Life on the road comes easily to our Store Manager Ollie.
He was only ten years old when he bought his first bike, an old Russian MZ 250, and was a camper way before then.
Ollie’s second bike was a result of a very early purchase from a popular online auction website, in it’s late nineties prime. Turning up on his doorstep via land and sea, a crate from China housing a ‘build your own’ Yiben Wolfboy, with a 29mph speed limit and small 49cc engine.
This slower pace gave Ollie a chance to really take in his surroundings when he was on the road and appreciate being in the outdoors. He took back roads, avoiding the motorways, allowing himself to enjoy the amble and take his time. Being from a small town Ollie began biking more and more to explore, his Dad helped him with the bikes, teaching him to understand the inner workings of these smaller-engined companions.
When Ollie talks about moto-camping, essentially motorbiking with a tent, he talks about the practical - how to balance your ride, where to camp, what wear - but there’s so much more to his practice than just the logistics. He explains that we spend all of our time looking at screens, even when you’re in a car - it’s no different, you’re looking through a screen at the world - but when you’re on a bike, you’re much more connected to everything. He tells me about the moment on a ride when the bike becomes an extension of oneself. There’s something about the raw mechanics of the bike that gives the rider the ability to feel everything, every turn and every screw.
There’s a sense of joint partnership with something that separates you only slightly from the open road. The vulnerability of the rider forms trust and connection. This understanding and philosophy is a necessary one, a bike is much more likely to falter than a car or a van and that symbiotic relationship is something that will keep you on the road, safely. Ollie has learnt well, he likes to tinker and feels capable to fix his bike if something shifts, as it can do. This survival instinct is something that bears welling his camping habits: pack lite and well, be prepared and then the rest is just you and nature.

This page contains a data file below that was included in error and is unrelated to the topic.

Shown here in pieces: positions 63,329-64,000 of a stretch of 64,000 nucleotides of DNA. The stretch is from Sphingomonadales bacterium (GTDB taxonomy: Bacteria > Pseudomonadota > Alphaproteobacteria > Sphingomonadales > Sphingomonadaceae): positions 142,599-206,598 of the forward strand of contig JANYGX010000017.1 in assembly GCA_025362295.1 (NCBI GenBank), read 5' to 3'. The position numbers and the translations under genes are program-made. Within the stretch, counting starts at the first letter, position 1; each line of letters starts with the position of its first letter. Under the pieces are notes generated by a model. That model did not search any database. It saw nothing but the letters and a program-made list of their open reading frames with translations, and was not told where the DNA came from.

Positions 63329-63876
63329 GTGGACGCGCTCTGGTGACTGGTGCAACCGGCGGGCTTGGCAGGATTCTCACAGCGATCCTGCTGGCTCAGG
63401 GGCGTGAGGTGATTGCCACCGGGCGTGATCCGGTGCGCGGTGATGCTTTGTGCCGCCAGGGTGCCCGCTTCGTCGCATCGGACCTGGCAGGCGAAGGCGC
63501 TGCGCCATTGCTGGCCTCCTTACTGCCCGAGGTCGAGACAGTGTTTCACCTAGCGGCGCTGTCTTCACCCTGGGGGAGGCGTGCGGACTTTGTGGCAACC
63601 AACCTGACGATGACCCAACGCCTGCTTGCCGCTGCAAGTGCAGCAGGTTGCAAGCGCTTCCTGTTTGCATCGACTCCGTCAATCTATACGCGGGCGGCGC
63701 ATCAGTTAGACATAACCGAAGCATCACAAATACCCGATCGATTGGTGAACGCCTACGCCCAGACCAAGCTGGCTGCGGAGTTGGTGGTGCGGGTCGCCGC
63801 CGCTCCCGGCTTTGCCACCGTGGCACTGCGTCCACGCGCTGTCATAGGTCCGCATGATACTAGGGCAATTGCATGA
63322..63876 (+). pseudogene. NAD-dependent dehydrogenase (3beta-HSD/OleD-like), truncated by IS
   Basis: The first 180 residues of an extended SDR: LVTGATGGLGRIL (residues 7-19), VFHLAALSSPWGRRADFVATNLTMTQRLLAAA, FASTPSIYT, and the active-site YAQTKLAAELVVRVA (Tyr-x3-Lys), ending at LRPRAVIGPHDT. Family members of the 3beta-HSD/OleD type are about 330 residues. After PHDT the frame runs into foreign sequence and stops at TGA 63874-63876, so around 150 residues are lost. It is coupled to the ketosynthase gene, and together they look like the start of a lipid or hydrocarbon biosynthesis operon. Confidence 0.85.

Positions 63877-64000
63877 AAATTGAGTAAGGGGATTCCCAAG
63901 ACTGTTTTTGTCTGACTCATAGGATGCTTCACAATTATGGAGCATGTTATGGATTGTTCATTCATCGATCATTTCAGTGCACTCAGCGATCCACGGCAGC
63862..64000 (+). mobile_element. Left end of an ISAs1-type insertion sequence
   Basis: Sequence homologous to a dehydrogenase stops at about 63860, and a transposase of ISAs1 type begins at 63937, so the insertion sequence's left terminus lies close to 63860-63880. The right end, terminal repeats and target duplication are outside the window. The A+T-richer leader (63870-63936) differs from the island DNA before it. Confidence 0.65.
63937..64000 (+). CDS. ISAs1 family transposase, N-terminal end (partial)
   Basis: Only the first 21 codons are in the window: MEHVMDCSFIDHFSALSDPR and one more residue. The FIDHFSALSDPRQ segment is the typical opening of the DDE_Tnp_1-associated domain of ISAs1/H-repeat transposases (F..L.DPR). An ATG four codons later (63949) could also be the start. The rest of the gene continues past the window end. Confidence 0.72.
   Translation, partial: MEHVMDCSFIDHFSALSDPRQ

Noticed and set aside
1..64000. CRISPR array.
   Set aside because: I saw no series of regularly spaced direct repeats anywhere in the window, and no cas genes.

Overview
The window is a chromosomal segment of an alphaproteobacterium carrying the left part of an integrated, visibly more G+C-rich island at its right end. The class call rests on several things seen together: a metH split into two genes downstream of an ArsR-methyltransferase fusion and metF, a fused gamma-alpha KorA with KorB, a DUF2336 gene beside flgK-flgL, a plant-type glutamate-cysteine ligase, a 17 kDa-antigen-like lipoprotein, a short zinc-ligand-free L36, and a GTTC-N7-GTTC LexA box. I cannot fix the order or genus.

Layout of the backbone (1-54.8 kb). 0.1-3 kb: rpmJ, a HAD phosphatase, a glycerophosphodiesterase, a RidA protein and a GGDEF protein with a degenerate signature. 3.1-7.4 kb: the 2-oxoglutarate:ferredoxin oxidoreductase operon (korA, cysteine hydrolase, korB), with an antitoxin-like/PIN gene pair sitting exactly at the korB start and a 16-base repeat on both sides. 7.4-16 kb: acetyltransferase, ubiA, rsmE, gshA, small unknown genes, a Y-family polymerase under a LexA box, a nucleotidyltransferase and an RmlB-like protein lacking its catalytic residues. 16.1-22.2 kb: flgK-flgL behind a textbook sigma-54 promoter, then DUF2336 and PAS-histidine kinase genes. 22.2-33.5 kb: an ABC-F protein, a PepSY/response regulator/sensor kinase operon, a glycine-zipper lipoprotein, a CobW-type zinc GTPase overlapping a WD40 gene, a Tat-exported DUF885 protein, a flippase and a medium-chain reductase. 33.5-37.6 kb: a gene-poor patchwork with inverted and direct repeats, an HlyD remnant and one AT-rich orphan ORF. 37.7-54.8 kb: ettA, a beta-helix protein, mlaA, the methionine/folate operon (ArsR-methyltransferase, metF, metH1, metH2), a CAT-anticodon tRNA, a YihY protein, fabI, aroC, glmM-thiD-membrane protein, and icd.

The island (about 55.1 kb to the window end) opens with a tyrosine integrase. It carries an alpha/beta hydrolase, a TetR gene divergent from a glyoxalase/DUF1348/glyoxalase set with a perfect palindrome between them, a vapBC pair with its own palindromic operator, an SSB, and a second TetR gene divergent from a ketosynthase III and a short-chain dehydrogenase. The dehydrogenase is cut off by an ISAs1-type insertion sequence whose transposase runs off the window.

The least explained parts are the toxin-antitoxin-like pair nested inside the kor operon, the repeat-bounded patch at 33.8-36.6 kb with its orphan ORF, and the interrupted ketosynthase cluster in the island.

There is a large group of people who make up the lightweight camping community: bikers, cyclists, back-packers and having this survivalist nature is something that helps when you are facing the elements. Aside from being kinder to the planet, the bike allows for more flexibility and freedom than just walking or taking a car. Ollie’s stories about taking his Honda 1999 125cc through the Alps is enough to make you buy a one way ticket to Calais and drive down. Or visit the ruins in Italy, or catch a glimpse of forgotten Olympic sports stadiums in Eastern Europe. The friends he has met and roads he’s taken seem so remote and yet so available, it seem as though camping was always meant to come with a motorbike.
Yet with limited space, it can seem impossible for it to all fit on one bike… but of course, it all does. The creativity of the planning is definitely part of the adventure and a big part of the community. Each trip is different and needs planning for accordingly; each fabric so considered and safety always at the forefront.
Ollie sleeps in a Snow Peak Minute Dome Pro 1 Air. He describes it as a-man-and-his-dog sized tent, perfect for protecting his gear and safe from the rain. The small canopy gives him a bit of space for checking his bike at night and it’s lightweight enough to fit in his panniers.
The sleeping bag is often down to debate: down or synthetic. Down is lighter and warmer but if wet, it will take a long time to dry. Ollie sleeps in the Bacoo 550 sleeping bag which is light weight but will protect him down to temperatures as low as -7 degrees celsius, it's a perfect all year round bag that packs away easily on the bike
Your sleep mat is as important if not more so, than your sleeping bag - if you think about laying on the earth, your energy is sucked into the planet. Ollie’s motto is ‘A good layer under you is the equivalent to 2 good layers on top of you’. Take an insulated air mattress, one that’s no bigger than two baked bean tins on top of each other. You don’t want to be carrying around a volume of foam when you need to be economical with space.
Ollie always packs his Snow Peak Titanium Aurora Bottle Silver 800 as it can double up as a hot water bottle. Before bed, he heats up some water in his bottle on the stove, puts lid on, wraps it into a sock and heats up his sleeping bag with it at night. The bottle sits straight on the stove, you don't have to worry about transferring it to another vessel and then in the morning you can drink the cooler water when you wake up.
Cooking is an essential part of any camping experience but when space is so limited, you have to find a pot or a pan that does it all when you're on the road. Ollie opts for the Cast Iron Duo. Fitting perfectly on his Pack & Carry Fireplace S he and partner Hideko, are set on any adventure with this compact kitchen set up.
One last piece of advice... pack your bag, book a local campsite and have a go!
For more lightweight camping ideas, follow here.
Keep up with Ollie's latest adventures on his Instagram @oputtick
Photos courtesy of Ollie Puttick and Markus Brown.